28 Jan 2010, 5:10pm
by admin

Silvicultural research and the evolution of forest practices in the Douglas-fir region

Curtis, Robert O.; DeBell, Dean S.; Miller, Richard E.; Newton, Michael; St. Clair, J. Bradley; Stein, William I. 2007. Silvicultural research and the evolution of forest practices in the Douglas-fir region. Gen. Tech. Rep. PNW-GTR-696. Portland, OR: U.S. Department of Agriculture, Forest Service, Pacific Northwest Research Station. 172 p.

Full text may be downloaded [here]

Selected excerpts:


Silvicultural practices in the Douglas-fir region evolved through a combination of formal research, observation, and practical experience of forest managers and silviculturists, and changing economic and social factors. This process began more than a century ago and still continues. It has had a great influence on the economic well-being of the region and on the present characteristics of the region’s forests. This long history is unknown to most of the public, and much of it is unfamiliar to many natural resource specialists outside (and even within) the field of silviculture. We trace the history of how we got where we are today and the contribution of silvicultural research to the evolution of forest practices. We give special attention to the large body of information developed in the first half of the past century that is becoming increasingly unfamiliar to both operational foresters and — perhaps more importantly — to those engaged in forestry research. We also discuss some current trends in silviculture and silviculture-related research.


Forestry is the science, art, and practice of creating, managing, using, and conserving forests and associated resources for human benefit to meet desired goals, needs, and values (Helms 1998). Silviculture is that portion of the field of forestry that deals with the knowledge and techniques used to establish and manipulate vegetation and to direct stand and tree development to create or maintain desired conditions. It is the application of knowledge of forest biology and ecology to practical forestry problems.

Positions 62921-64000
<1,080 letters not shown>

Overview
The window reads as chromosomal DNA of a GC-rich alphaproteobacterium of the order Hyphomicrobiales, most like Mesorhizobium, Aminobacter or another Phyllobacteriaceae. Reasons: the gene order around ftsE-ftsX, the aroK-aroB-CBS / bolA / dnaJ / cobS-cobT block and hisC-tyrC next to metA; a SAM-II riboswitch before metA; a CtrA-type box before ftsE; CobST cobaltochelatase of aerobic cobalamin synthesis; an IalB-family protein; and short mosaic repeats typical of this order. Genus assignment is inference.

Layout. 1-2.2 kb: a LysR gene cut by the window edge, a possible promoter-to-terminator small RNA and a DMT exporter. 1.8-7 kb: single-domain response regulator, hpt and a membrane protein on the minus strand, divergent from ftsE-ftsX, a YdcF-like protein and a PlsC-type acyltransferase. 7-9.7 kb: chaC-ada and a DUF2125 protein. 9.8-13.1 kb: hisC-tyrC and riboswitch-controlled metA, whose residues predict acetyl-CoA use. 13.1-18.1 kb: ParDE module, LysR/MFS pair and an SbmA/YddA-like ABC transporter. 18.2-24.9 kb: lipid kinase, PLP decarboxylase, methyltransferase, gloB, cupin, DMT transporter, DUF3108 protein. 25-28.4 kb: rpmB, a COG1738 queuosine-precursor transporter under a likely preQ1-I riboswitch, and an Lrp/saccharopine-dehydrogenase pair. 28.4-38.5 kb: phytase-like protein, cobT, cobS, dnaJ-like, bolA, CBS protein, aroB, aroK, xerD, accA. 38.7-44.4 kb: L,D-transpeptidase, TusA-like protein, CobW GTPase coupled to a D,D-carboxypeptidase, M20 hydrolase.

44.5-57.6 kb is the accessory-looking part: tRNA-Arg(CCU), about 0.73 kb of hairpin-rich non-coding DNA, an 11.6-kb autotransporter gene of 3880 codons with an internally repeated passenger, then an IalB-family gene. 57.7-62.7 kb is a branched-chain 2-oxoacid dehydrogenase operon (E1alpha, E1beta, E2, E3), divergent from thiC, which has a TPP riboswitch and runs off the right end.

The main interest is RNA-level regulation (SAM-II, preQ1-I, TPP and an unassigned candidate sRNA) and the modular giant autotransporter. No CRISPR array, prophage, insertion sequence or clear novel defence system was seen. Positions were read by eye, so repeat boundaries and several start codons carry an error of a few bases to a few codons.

Modern forestry evolved over more than a century in the United States and over several centuries in Europe and elsewhere in the world. This long history is not well known to many people interested in forestry, and many natural resource professionals — including a good many foresters — know little of the scientific and social background that influenced the historical development of forestry and forest science. Yet, many modern questions and controversies are merely variations on those of the past. Any balanced consideration of current problems and possible solutions requires an understanding of how we got where we are today. …

A complete and detailed history of North American forestry and forestry research would be an enormous undertaking, far beyond our capabilities. We here confine ourselves to the much more limited subject of the development of silvicultural research and practice in the Douglas-fir region of the Pacific Northwest. In doing so, we take a broad view of silviculture, including silvics, nursery practice, seeding and planting, forest genetics, and those aspects of forest mensuration related to stand development. Our discussion will deal primarily with Douglas-fir as it occurs in western Washington and Oregon, but will also touch on important associated species. We concentrate on events and research in Washington and Oregon, only briefly touching on more or less parallel developments in adjacent Canada and California. We delve very lightly into the enormously important topic of fire and its effects. Likewise, we touch only briefly on the important role of silviculture in forest health issues such as prevention and control of root diseases, insect attacks, animal damage, and similar matters. We consciously bypass much of the large body of related work in physiology and ecology. Our main focus will be on the silvicultural research bearing on stand regeneration and stand management.

We give special attention to the period before World War II (WWII) and treat subsequent years in less detail, in part because the pre-WWII period is least familiar to the current generation of foresters. Most research in this early period was carried out by the U.S. Forest Service, the number of people involved was small, and they often worked on a variety of topics. The early researchers included some truly remarkable people who made enormous contributions. The memory of these people and their contributions should not be lost. …

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